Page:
We have many friends and associates who are homeschooling their children. Although we value public schooling, we also place value in the need to have alternatives. Parents can then choose the most appropriate learning approach for their child or children.
The number of homeschoolers is bigger than the nation’s largest public school system in New York City and may be as high as approximately 2.2 million. The number of homeschoolers is difficult to quantify, because there is no clear definition of what is ‘homeschooling.’ We believe that homeschooling embraces any student who participates in consistent learning activities in the home. So, that could mean a student who completes a full curriculum at home or one who does supplemental instructional work at home. In other words, any student who participates in a course of study on a regular and consistent basis at home is a homeschooled students. Before we can count these children, we all need to agree on what homeschooling means.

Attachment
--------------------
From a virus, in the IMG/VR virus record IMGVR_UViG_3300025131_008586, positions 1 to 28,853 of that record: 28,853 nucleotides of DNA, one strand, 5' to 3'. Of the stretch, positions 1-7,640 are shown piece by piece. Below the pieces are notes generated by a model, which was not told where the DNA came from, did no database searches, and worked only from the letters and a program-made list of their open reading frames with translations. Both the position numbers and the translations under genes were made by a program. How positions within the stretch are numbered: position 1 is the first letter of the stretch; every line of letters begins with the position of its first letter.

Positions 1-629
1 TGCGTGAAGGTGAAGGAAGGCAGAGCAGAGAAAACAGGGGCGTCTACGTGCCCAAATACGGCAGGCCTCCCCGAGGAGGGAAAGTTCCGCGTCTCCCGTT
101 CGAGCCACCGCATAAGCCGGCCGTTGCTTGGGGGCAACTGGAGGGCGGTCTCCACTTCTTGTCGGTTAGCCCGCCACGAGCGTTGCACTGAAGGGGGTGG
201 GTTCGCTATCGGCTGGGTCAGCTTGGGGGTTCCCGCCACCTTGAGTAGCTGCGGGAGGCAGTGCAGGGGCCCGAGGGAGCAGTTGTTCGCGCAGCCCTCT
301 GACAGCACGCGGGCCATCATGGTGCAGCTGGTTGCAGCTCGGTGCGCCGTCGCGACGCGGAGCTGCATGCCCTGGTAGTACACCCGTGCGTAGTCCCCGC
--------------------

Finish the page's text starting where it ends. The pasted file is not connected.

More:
Although critics of homeschool argue that it can’t replace the social and educational tools offered in traditional schools, Patricia Lines, a senior research analyst for the U.S. Department of Education argues homeschooling is instead “reinventing the idea of school.” Homeschoolers use tools such as the Internet and educational software to provide new avenues of learning. Homeschooling can provide a wealth of opportunities for all students including those with special needs such as gifted or learning disabled students.